Briere said she has a problem with the term “group housing,” and doesn’t care that it was used in the Central Area Plan. “It does not sound like something this community wants to encourage. I really think we need to be careful about that. We’ve created, in my view, a bit of an interesting backwards monster.” It seems that these recommendations would encourage six-bedroom suites, she said, and that’s the kind of thing that many people in the community don’t want. People don’t mind a family unit or a group of friends living together, Briere noted. But they have a problem with bedrooms being rented out individually in developments like this.
The city needs to be careful about trying to create zoning that “may have been outgrown already. “I’m not seeing a positive future outlook for these areas,” she continued – if they’re turned into an area called group housing. Even if that’s how things are today, it might not be how the city wants things to be in the future, Briere noted. The university acknowledges a declining undergraduate population, she said. Meanwhile, the city has encouraged building dense, student-oriented housing in the downtown. Does the city want another area of dense, student-oriented housing encouraged as in-fill development in R4C?
As a city councilmember, Briere said she doesn’t like being told she has no choice about voting for something. On the other hand, she doesn’t like criteria that are so loose and undefined that they can’t be applied to a project. For her, that’s a concern. She wondered if the city is opening “another can of worms” with this recommendation. There are frequently unintended consequences when there are incentives to build new projects by tearing down what’s already there. “I’m looking for disincentives to do that,” she concluded.
Giannola suggested amending out the term “group housing” and replacing it with “flexible housing.” Kowalski indicated that he could make that change.
Derezinski wondered if “group housing” was a “term of art.” Kowalski characterized the term as “entirely disposable.” The only reason it’s being used in this draft report is because it’s a term used in the Central Area Plan.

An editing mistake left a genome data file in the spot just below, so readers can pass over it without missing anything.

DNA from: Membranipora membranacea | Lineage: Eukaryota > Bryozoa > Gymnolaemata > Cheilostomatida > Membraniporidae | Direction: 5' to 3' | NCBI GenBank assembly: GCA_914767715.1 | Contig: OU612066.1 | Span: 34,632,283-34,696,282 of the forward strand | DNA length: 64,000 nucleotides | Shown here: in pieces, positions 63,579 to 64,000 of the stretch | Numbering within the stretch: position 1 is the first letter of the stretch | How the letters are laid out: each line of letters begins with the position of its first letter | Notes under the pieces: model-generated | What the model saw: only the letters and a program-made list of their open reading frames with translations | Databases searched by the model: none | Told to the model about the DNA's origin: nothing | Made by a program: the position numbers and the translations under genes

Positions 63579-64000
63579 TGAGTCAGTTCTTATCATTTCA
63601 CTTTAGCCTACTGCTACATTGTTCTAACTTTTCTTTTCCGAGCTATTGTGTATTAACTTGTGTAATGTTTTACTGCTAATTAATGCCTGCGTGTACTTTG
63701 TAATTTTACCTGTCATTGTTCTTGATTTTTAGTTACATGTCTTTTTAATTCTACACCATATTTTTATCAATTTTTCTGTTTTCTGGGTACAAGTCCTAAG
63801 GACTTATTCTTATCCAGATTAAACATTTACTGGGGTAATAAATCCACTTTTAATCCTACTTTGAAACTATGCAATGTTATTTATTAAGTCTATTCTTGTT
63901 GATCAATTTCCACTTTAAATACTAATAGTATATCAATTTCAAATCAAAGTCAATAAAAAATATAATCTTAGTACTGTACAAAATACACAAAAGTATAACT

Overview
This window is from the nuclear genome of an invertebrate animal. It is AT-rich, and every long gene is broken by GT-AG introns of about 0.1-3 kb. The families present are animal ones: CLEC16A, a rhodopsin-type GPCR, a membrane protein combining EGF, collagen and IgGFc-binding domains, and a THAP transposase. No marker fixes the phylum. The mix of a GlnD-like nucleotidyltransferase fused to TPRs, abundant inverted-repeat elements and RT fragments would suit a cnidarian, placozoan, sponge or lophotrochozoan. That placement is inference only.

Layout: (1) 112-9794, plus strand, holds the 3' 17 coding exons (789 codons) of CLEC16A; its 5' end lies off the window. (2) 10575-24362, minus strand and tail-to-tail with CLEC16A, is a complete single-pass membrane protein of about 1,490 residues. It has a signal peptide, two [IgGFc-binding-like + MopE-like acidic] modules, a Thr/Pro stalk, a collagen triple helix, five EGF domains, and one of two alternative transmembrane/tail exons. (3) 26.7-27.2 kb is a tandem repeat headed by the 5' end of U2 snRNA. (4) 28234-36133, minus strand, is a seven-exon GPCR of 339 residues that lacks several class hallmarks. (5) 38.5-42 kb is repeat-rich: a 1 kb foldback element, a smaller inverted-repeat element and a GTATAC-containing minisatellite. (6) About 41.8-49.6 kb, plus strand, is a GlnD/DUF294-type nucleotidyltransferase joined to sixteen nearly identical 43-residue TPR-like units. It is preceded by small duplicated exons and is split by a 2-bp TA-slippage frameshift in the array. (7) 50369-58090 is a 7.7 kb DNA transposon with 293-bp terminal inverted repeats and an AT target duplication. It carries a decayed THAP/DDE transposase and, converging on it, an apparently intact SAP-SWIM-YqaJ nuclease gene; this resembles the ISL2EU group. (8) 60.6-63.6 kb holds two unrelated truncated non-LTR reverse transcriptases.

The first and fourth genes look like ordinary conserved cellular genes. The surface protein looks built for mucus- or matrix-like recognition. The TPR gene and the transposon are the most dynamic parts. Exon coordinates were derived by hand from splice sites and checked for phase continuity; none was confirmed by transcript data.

Clein noted that in the city’s building code, there’s an occupancy category for “group housing” that refers to rooming houses, sororities or fraternities, people who are disabled, or people who are incarcerated. So perhaps there’s some confusion about the term in that regard, he said.
Wendy Woods suggested that the report should explicitly note the term’s connection with the Central Area Plan. She also said that commissioners need to be careful about how they’re using the language. She referred to a letter that Eleanor Linn had sent to the commission, which stated: “The so-called Phase 2 New Zoning District is highly problematic. At the ORC meetings, it was routinely called ‘The Student Slum,’ ‘The Ghetto,’ ‘The Group Housing Area,’ and ‘the area to be torn down.’”
Woods said she’d been taken aback, because she found those terms to be fairly offensive. Giannola responded that she’d only used the word “slum” one time earlier in the April 16 meeting. Woods said she wasn’t trying to chastise Giannola, but said they had a difference of opinion.
Bona reiterated her view that the goal of a flexible housing district is to ensure that the city isn’t predetermining a number of bedrooms in an apartment by the way that the ordinance is written. The idea is to make it just as easy to have a studio apartment as it is to have a six-bedroom unit, so that landowners can respond to the market.